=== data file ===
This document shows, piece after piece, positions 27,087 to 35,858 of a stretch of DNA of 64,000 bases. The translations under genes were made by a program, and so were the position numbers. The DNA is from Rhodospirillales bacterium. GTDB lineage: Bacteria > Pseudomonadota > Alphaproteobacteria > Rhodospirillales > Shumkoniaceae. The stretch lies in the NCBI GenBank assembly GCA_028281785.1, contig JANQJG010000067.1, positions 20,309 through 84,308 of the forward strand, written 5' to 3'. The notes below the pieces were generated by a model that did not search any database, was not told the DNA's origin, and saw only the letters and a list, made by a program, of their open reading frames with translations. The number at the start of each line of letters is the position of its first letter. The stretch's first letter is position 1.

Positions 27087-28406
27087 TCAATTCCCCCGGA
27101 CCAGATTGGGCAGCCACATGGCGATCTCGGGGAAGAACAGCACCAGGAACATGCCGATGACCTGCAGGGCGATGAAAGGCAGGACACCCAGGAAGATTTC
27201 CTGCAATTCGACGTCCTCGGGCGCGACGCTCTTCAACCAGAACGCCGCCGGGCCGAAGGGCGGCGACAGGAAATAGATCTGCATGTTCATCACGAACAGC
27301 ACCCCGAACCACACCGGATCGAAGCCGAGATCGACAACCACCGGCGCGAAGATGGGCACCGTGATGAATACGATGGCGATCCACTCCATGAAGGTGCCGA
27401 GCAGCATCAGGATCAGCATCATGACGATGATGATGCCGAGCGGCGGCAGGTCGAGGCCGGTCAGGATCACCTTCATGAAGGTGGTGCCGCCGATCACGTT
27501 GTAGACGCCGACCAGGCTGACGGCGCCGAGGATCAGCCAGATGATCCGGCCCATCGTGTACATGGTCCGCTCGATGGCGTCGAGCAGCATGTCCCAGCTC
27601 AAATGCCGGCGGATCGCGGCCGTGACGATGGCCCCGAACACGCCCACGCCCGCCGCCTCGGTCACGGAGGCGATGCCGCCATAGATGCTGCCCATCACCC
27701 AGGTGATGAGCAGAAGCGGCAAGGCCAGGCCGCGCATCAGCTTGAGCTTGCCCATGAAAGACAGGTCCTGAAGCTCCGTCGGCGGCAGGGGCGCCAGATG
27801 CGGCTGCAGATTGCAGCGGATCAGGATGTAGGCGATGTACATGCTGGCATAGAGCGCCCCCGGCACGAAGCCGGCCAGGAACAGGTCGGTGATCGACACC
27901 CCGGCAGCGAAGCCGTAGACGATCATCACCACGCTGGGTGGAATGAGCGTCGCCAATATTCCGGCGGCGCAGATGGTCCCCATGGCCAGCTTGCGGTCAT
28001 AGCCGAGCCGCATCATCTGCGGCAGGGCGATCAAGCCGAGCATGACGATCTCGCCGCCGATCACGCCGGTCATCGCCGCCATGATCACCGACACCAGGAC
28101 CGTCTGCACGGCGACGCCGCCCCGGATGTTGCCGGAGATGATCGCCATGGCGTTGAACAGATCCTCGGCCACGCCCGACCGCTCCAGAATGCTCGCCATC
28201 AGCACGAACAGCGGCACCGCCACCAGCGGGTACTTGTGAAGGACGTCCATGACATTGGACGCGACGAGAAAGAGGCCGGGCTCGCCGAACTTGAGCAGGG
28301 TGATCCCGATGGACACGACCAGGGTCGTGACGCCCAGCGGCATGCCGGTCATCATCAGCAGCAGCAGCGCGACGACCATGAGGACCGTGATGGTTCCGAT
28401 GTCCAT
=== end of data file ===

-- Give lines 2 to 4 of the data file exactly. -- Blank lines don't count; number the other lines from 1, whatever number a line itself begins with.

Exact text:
Positions 27087-28406
27087 TCAATTCCCCCGGA
27101 CCAGATTGGGCAGCCACATGGCGATCTCGGGGAAGAACAGCACCAGGAACATGCCGATGACCTGCAGGGCGATGAAAGGCAGGACACCCAGGAAGATTTC